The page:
Wednesday, September 9, 2009

Taking charge of healthcare

One of the first pieces of advice I got when I told somebody I had cancer was to make sure I was assertive and to take charge of my own health care, since nobody will care about it as much as me.

That advice was given by somebody in the online world, who is unfamiliar with my personality.  Nobody who knows me would ever advise me to be assertive. In fact, they are usually wishing I had a bit more of that shy gene.

I do have a laziness problem though, particularly when it comes to doing stuff I don't want to do.

I was told by my surgeon on September 1st that I needed an MRI and that it would take a week or less for the insurance company to approve the test.

Today is day 9.  My most definitely unassertive husband, who usually believes in "letting people do their jobs" decided to remind me that I should have the appointment by now.   I knew that, of course, but not being in a hurry to hear I need my breast chopped off, I had decided that this was time for my unassertive side to be set free.  I had vowed to be more trusting of people, like he is.

But, since he called me to remind me, that means he's worried, and probably imagining that cancer growing so fast it pops through my breast and strangles him.   I decided to appease him, go back to my true nature, and call the doctor.

I called at noon, when everybody at school is at lunch and I have a second to myself.  Unfortunately, their office staff is gone then too, so I reached somebody in India, at least judging by the accent and the echoing conversational delay.  The office will be back open at 1:00, the kind lady tells me.

At 1:05 I called back.

I got a busy signal.

Seriously, dude, a busy signal?  I've not heard one of those since 1982.

At 1:09 I called back.  Yes, a busy signal again.

I feel like I've gone back in time.  I can't even leave a message!  I can't even reach India!

I tried again at 1:57, and this time I reached an actual office-staff person. I explained that I was waiting for insurance approval for an MRI. They said they'd check, and I was put on hold.

I held for a couple of minutes. 

I was cut off.

Whew!  I'm back in 2009 again.

I called back.

I repeated my name and explained that I'd been cut off.  The person, again, put me on hold.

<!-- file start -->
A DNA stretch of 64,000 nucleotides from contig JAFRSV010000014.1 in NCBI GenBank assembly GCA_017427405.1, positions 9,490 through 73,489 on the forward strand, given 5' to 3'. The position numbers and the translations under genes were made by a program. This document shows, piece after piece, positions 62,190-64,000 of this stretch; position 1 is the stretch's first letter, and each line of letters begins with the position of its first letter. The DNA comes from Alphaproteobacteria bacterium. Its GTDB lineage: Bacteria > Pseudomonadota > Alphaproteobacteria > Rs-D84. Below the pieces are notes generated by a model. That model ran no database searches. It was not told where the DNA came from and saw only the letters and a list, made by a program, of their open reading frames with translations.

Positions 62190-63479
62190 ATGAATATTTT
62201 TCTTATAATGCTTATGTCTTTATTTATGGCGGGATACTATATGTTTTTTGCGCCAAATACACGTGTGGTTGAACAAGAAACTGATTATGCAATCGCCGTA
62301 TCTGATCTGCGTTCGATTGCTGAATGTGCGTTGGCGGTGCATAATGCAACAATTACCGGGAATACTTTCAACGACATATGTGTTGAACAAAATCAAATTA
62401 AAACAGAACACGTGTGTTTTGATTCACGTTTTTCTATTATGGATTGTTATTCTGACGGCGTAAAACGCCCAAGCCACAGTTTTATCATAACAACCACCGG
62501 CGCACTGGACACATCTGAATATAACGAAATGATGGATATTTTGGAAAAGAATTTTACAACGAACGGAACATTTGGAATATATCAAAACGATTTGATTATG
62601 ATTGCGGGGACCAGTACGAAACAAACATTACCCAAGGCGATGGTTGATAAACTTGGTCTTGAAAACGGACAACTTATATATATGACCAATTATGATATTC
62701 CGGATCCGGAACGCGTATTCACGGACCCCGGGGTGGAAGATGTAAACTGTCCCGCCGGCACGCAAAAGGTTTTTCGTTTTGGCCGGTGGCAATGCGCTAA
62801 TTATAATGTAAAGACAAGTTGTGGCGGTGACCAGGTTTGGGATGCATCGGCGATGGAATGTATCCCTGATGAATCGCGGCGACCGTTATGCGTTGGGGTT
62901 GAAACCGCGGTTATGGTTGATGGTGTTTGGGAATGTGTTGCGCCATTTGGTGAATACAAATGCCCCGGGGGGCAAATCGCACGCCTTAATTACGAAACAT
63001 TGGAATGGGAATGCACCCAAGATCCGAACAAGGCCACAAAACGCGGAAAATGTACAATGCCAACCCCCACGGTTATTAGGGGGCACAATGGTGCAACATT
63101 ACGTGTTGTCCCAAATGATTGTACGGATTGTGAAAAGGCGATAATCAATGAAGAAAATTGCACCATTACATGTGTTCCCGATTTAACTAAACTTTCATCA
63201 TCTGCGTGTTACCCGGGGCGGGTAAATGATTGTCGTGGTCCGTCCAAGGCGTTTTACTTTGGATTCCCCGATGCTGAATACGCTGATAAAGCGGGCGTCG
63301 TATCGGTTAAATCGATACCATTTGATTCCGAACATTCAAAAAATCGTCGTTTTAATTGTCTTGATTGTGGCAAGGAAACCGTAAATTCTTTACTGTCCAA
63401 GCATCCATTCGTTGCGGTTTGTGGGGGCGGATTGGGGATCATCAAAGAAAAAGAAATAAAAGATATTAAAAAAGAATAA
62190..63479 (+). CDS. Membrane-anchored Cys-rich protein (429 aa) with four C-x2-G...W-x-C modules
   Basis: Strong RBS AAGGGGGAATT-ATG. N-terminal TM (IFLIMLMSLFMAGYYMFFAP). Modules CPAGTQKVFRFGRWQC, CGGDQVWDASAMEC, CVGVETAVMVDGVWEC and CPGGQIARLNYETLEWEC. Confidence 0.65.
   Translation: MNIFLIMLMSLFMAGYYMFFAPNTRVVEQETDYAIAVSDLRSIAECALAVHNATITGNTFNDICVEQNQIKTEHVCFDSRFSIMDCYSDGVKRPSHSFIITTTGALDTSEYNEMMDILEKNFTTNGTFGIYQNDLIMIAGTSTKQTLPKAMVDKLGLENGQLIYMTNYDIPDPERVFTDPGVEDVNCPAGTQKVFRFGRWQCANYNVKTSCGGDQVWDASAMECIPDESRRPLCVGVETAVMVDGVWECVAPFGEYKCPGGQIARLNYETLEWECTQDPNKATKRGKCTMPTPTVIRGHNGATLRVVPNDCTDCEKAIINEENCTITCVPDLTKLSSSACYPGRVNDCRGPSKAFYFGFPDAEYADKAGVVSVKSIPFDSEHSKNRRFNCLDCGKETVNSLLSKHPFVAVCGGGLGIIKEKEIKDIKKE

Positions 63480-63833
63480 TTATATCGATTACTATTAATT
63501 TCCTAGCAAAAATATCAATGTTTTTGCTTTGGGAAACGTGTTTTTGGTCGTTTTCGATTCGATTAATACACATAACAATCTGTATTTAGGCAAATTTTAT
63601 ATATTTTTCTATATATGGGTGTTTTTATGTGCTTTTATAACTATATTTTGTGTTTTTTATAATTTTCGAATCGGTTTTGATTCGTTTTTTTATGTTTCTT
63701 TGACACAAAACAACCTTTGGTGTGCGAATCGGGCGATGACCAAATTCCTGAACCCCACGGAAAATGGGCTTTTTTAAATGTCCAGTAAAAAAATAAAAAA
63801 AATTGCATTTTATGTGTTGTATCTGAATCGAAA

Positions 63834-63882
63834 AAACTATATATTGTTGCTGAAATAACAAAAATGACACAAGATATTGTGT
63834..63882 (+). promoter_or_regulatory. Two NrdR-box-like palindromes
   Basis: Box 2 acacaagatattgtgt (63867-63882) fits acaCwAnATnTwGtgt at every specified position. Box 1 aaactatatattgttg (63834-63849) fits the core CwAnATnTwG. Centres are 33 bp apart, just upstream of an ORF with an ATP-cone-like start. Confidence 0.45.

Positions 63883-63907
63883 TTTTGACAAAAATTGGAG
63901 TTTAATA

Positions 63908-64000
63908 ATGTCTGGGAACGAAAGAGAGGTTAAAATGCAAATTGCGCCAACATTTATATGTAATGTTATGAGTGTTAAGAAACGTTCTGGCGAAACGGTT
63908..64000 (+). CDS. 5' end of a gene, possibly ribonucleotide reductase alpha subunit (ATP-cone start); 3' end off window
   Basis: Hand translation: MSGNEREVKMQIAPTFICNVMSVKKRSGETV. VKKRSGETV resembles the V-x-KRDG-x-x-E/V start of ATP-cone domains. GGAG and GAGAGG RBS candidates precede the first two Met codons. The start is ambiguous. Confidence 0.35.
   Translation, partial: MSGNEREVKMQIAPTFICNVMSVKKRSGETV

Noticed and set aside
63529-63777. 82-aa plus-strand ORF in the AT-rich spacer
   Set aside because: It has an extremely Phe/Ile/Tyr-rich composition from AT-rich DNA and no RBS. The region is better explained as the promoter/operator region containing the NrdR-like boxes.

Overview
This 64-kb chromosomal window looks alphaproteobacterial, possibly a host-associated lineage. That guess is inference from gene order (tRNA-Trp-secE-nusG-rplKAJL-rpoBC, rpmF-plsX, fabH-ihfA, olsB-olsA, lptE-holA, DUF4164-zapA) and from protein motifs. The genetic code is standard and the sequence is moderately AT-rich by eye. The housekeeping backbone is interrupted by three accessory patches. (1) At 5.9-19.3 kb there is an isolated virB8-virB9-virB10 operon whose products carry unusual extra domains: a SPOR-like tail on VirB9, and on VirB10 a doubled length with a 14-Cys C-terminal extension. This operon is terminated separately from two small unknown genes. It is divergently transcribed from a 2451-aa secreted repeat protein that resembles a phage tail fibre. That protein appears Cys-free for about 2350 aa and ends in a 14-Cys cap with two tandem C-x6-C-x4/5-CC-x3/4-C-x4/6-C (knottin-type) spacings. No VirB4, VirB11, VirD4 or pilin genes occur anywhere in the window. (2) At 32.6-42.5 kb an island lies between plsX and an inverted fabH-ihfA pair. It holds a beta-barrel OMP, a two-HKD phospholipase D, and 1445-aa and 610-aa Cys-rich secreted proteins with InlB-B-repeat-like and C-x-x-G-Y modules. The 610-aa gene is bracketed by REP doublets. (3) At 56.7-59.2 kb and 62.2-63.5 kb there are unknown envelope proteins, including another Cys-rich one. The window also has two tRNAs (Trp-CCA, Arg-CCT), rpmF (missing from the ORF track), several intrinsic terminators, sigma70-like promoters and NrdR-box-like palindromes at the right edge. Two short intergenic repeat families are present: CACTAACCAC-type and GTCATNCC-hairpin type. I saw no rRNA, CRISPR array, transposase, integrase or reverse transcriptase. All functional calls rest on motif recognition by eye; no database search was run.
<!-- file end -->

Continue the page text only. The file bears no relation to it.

And again, I was cut off.

I redialed, and this time, in a menacing but still nice voice (after all, these are the people who work for the guy who is wielding the scalpel) I say,  "I'm Ann, and I've just been cut off for the third time...."  She mumbled something about her not being responsible and she transferred me to somebody else.

Success!  The call went through.  I explained the problem (again) and said I'd been waiting for almost ten days, and I'd been told less than a week.  The woman I was speaking to said that people at the insurance company were probably going on vacations, and maybe that's why it took longer.  She'd call the insurance company and see what was going on, and she'd call me back.

Three minutes later, the phone rang.  Oh, they have the approval, they'll fax it right over to the radiology company.

Vacations, huh?  That approval paper was probably vacationing in my file this entire past week.  It was sucking down margaritas right next to my pathology reports, while I trudged along at work, waiting for a call.

I have a feeling that if I hadn't picked up the phone, I'd be waiting on that MRI until long after my chemo was done.  Or, at least, until my oncology visit the 14th, when he asks why I hadn't decided on surgery yet and I explain I'm still waiting on an MRI.

This is a prime example of why you have to keep on top of things.  And, despite my lack of desire for the things that are about to happen to me, I guess I have to make them happen anyway.
But what I want to know is - what if you are truly too exhausted and ill to make people do their jobs correctly?

At least we still have private health care and it only took one phone call (with a few hangups) to get it sorted out.  Can you imagine if the government ran it?  Can you imagine how many calls I'd have to make?  How many busy signals?  How many places I'd have to go?  Have you ever tried to get a new social security card, file for unemployment, or have you ever gotten the runaround at DMV - or a school district? (I work for the government - I know.)

Now try it hairless and sick on chemo.

No thanks.

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